At first glance it might seem that I am just a happy, normal girl who loves to bake and walk her dog. However, I have suffered with an eating disorder since I was 13. It was only in May 2014 when I realised that this Voice in my head was slowly but surely trying to kill me. And so began the long, hard, and painful journey which is recovery...
I want My Cocoa Stained Apron to be a special place...a place for reflection, memories, shared stories...and of course a little bit of cocoa-staining ;) Recovery might be the hardest thing you ever choose to do in this life. But it is also the bravest and best decision you will ever make.:)
Wednesday, 29 July 2015
The Girl who was Left Behind.
For as long as I can remember, I have compared myself to other people around me and believed that next to them, I am more or less a nobody. I created an imaginary gap between myself and my peers, a gap over which I would never be able to cross; or even, reach over.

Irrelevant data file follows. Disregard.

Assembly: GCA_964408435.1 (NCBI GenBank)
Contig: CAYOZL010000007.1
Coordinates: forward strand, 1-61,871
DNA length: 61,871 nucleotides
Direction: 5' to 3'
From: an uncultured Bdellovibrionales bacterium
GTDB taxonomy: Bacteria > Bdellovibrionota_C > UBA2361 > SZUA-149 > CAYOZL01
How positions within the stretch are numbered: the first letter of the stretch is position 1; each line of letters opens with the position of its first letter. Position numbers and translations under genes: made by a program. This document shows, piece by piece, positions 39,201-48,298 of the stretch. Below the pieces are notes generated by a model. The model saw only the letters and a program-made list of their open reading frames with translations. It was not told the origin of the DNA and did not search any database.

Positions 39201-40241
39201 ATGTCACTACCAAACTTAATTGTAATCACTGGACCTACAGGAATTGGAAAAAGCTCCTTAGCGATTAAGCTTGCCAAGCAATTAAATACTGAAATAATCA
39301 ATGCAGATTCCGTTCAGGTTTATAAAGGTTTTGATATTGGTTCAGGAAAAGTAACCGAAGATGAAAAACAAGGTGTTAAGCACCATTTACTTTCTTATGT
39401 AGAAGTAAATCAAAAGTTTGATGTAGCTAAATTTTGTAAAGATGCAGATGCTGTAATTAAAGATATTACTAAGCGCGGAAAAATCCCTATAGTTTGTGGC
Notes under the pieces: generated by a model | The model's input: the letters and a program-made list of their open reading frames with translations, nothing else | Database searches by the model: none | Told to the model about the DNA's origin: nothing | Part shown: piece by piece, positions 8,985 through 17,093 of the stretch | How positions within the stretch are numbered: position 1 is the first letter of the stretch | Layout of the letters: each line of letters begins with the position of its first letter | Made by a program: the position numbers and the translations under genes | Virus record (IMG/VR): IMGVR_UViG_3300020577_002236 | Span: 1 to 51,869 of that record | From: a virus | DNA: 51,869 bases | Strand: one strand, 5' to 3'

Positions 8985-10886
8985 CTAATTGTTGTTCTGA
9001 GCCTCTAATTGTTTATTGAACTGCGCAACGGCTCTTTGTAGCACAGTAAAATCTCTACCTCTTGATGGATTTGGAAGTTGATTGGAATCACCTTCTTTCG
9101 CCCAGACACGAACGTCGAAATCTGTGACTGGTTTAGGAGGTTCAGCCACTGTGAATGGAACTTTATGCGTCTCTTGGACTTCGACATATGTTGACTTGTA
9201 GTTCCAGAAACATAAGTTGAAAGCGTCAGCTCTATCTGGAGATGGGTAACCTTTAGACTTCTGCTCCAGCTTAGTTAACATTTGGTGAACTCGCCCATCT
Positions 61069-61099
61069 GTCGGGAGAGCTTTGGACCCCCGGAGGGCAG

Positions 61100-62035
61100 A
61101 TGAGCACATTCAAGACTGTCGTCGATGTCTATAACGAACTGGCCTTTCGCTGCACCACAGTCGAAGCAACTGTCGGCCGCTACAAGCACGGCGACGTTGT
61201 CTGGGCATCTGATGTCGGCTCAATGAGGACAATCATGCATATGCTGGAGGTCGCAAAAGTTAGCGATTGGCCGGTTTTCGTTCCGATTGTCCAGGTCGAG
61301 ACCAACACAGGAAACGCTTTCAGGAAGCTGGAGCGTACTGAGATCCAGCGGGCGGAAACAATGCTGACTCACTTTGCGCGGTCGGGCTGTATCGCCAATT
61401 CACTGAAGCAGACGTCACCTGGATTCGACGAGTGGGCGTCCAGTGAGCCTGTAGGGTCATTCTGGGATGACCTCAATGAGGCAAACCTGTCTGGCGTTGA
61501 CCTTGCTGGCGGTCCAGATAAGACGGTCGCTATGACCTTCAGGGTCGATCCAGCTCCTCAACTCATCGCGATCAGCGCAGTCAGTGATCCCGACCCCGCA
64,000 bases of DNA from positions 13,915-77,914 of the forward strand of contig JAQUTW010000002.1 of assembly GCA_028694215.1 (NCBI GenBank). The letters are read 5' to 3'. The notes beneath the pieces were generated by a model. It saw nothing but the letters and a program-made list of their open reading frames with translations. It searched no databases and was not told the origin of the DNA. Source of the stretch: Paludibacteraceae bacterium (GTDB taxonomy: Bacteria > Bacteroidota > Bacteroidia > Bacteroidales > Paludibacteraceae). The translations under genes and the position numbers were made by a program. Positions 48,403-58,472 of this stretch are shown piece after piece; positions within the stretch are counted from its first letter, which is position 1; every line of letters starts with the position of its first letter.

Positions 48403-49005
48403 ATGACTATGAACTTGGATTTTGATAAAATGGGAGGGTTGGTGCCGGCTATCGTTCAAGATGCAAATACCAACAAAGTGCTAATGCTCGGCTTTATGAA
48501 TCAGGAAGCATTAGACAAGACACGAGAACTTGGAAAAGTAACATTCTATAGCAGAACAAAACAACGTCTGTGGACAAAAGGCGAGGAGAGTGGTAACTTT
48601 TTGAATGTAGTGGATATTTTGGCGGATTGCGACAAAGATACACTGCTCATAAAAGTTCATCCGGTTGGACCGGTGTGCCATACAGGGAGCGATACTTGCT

Like the majority of my problems, so it seems, this all seemed to evolve from my early days at secondary school. On that fatal first day when I first put on the cream-coloured blouse and green skirt of the convent school where it all began, I was a changed girl, in many respects. The difference between me and the girls around me was painfully obvious in my eyes. I was desperate, so desperate to make myself fit in, become one of them, to reduce this awful crippling sense of inferiority; a feeling that up to that point in my life had been alien to me; for in my primary school years, I was the confident, bubbly, smiling girl with limitless amounts of energy and rosy glowing cheeks, who did not, at any point, stop and contemplate about just how much better every one else was than herself. I felt equal, respected, and so, so perfectly content. But of course, this idyllic sense of tranquility was never going to last, and last it did not.
I didn't want to leave the happy, innocent little world of my childhood. But growing up is a cruel, cruel thing.